The Lord has a number of names for the devil in the Gospels as ‘a liar, a murderer from the beginning’. We will see him referred to again because in Holy week he enters Judas.

And yet on this occasion in the wilderness he does not call him by his name(s), but counter-argues the Scriptures with him. This is a reminder that we too conquer evil with the Word of God. Knowledge of scripture is knowledge of Christ (St Jerome). We ought to realise that familiarity with Scripture is also a safeguard from ‘the wickedness and snares of the Devil’.

*I now invite all of you to devote your Friday penances, for a
period of one year, between now and Easter 2011, to this intention. I ask
you to offer up your fasting, your prayer, your reading of Scripture and your
works of mercy in order to obtain the grace of healing and renewal for the
Church in Ireland. I encourage you to discover anew the sacrament of
Reconciliation and to avail yourselves more frequently of the transforming
power of its grace.
Particular attention should also be given to Eucharistic adoration, and
in every diocese there should be churches or chapels specifically devoted
to this purpose. I ask parishes, seminaries, religious houses and
monasteries to organize periods of Eucharistic adoration, so that all have
an opportunity to take part. Through intense prayer before the real
presence of the Lord, you can make reparation for the sins of abuse that
have done so much harm, at the same time imploring the grace of renewed
strength and a deeper sense of mission on the part of all bishops, priests,
religious and lay faithful. I am confident that this programme will lead to a rebirth of the Church in Ireland in the fullness. [From the Pope's letter, March 2010]

Ash Wednesday

This Lent we need to make SPACE for God

I find the acronym SPACE helpful as a programme of renewal in my own spiritual life for Lent. The suggestions below are not exhaustive (but may be exhausting!)

S is for Self-denial or Spiritual reading

Lent is the great test of our character and our commitment to self-discipline. We succeed or fail in it, and in doing so we see the true measure of our attachment to the Lord (and our detachment from earthly worldly things) by not only our willingness but our measure of consistency in keeping our Lenten resolutions. Fasting from food is difficult but rewarding. It can mean a significant reduction of food intake, for a prolonged period. We can abstain from certain foods, or eat less than usual. We can abstain from snacking. It can help us to appreciate the food that we eat as well as reminding us of those who are hungry without choice, and to remind us of our duty to provide for them. Fasting and abstinence on Fridays and Wednesdays have always been part of the Irish Christian tradition.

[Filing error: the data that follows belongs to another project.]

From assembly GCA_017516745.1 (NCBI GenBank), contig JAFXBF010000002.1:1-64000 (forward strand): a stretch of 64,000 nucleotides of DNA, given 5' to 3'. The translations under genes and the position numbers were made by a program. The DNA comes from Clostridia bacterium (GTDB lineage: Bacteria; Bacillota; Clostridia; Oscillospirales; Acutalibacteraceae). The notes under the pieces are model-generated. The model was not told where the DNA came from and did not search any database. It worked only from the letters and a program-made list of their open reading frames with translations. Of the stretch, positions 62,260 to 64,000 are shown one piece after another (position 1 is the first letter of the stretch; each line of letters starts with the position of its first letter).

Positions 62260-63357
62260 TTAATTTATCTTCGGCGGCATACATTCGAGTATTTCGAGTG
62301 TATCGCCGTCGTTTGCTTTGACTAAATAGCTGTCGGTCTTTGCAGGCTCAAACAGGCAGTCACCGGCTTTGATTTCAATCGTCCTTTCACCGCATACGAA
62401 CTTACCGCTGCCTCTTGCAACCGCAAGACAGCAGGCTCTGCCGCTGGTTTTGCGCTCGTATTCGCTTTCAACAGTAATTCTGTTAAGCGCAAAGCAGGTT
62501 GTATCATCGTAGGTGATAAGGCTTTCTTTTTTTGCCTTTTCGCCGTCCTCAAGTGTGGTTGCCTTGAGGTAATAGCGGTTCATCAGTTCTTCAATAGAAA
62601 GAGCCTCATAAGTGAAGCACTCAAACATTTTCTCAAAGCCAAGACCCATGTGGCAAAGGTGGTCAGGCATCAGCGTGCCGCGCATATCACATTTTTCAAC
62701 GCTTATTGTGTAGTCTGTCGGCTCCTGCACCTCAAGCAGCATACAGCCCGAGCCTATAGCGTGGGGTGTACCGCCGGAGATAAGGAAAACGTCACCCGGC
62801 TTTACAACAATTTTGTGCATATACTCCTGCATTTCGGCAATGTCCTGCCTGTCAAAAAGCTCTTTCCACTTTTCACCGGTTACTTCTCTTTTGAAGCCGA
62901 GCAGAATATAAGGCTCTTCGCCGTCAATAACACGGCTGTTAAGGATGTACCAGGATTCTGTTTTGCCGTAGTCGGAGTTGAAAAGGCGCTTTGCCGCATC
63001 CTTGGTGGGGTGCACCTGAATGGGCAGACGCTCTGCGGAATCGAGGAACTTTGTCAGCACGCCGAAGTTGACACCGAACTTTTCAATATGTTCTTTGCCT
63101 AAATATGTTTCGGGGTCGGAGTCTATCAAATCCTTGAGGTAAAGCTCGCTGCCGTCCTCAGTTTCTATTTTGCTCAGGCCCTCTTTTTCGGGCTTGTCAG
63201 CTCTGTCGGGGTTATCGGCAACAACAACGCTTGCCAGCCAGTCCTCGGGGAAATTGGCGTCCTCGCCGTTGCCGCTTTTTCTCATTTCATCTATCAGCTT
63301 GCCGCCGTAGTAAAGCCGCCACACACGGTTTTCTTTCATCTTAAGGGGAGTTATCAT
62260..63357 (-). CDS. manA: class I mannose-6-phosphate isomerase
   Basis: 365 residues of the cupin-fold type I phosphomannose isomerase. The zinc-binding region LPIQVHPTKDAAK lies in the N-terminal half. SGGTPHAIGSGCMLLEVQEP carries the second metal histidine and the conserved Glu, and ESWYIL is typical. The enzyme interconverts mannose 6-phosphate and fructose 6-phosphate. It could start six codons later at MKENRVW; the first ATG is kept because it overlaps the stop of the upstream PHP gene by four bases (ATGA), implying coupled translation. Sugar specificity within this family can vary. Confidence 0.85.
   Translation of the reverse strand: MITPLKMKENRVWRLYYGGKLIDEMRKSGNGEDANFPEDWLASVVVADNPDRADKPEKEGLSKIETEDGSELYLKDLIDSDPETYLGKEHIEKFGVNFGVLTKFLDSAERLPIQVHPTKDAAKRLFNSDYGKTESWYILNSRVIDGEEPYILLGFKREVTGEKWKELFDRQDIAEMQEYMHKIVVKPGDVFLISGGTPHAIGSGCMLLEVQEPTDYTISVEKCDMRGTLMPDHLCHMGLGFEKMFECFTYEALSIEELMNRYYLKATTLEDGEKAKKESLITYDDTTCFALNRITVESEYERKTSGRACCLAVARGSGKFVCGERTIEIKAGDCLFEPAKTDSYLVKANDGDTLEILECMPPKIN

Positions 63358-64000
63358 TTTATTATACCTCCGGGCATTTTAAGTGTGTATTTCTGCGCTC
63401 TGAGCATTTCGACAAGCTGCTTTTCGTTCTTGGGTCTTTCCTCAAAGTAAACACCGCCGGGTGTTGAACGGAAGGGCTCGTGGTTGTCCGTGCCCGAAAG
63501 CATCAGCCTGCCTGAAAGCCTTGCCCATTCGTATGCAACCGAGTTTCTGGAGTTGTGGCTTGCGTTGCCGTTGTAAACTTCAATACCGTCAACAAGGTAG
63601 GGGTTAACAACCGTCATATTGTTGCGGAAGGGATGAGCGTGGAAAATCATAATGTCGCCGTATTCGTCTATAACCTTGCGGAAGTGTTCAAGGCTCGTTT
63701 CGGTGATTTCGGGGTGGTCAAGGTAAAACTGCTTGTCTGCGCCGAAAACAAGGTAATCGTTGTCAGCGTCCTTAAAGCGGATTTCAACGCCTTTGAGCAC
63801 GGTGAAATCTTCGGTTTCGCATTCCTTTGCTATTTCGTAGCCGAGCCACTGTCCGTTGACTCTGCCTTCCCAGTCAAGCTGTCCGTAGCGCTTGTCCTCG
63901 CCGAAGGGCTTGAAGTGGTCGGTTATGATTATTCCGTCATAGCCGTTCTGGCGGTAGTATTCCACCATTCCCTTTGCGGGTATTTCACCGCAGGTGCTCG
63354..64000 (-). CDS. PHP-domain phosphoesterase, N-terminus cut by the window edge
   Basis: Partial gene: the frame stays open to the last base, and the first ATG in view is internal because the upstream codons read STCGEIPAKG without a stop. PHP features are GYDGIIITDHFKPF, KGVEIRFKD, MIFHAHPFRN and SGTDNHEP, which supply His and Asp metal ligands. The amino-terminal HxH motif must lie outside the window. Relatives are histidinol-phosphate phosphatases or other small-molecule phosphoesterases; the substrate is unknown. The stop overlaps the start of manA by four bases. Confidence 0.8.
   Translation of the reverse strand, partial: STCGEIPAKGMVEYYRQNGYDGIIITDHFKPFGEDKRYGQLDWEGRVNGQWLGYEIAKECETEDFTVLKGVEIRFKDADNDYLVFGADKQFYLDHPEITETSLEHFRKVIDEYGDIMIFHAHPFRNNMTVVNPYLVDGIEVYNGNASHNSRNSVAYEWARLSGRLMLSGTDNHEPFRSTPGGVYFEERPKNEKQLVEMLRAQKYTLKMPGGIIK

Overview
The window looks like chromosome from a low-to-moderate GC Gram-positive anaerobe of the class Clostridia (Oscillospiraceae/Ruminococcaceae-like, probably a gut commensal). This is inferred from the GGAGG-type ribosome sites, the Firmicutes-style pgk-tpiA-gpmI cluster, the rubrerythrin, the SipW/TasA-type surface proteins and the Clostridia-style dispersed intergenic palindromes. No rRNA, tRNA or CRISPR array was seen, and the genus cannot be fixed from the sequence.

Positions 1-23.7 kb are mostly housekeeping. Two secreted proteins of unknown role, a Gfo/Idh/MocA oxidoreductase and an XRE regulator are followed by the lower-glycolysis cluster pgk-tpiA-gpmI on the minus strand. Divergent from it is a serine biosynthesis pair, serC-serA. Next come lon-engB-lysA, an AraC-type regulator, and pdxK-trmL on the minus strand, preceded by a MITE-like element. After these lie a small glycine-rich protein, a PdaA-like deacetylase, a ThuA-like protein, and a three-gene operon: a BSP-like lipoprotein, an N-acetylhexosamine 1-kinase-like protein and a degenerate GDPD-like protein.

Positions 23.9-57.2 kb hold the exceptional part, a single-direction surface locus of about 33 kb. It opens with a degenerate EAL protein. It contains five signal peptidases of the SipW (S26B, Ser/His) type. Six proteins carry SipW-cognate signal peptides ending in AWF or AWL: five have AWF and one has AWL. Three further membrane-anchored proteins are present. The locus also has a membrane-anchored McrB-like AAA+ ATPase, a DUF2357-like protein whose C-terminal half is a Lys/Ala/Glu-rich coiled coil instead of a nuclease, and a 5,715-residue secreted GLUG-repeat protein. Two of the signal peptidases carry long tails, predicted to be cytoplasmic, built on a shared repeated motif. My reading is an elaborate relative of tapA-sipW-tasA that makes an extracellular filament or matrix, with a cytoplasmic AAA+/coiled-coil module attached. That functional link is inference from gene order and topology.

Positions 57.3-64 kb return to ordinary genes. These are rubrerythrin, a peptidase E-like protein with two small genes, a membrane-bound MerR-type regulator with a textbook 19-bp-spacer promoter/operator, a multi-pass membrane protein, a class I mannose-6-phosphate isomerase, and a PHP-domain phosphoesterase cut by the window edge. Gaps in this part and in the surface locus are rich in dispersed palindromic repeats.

Spiritual reading is also a necessary part of spiritual growth. Particularly recommended to all Catholics is ‘a growing familiarity’ with Sacred Scripture. 'I remind all Chrsitians that our personal and communal relationship with God depends on our growing familiarity with the word of God'. Pope Benedict XVI, Verbum Domini, 124)

P is for prayer and penance

Time given to prayer and penance is a particular characteristic of Lent. It may comprise of earlier arrival before and/or later departure after Mass; time spent alone in one’s room in quiet reflection; a day of recollection away for a while in a monastery or retreat centre. Prayer focussed on the Lord’s Passion is extremely beneficial – the Stations of the Cross, the Sorrowful Mysteries of the Rosary, the Seven Sorrows of our Lady, the divine Mercy chaplet.

Penance may be a more prompt and faithful diligence in the performance of one’s daily duty; patience in dealing with others as well as patience in coping with the sacrifices demanded of us that come with inconveniences to our plans. It may entail the performance of jobs we have delayed or procrastinated for a long time.

A is for Almsgiving

The Queen of France asked St Vincent de Paul what she could be doing for the poor, and he answered her with one word: ‘more’. The Catechism teaches us that love for the poor comes under the remit of the seventh commandment. The paragraphs numbered 2443-2449 of the Catechism are worth looking up to see our obligations and the proper motivation of Christians in regard to love for the poor.

C is for charity, especially in conversation; and Lenten confession

We need to close our mouths to desserts and fancies and excess, but also to close our mouths (and ears) to gossip, slander, detraction and hearsay. To fast from lack of charity is pleasing to the Lord.
Always associated with Lent is time taken to examine our consciences and to go at least once to confession.

E is for the Eucharist – Mass and adoration.

If the other practices mentioned above are, as it were, the flesh and bones of the practical ways of commemorating the Lord’s 40 day fast in the wilderness, it is renewed and prolonged adoration of his Real Presence in the Holy Eucharist that comprises the heart of Lent. There we renew and deepen our love for Him and come to a greater awareness of understanding His love for us. There we learn how to respond to His love (as well as to see Him) in our neighbour, especially those whose need is great.

‘Lord may be accept from your hands this day of Lent, may we make it yours by deeds of love’(from the Breviary)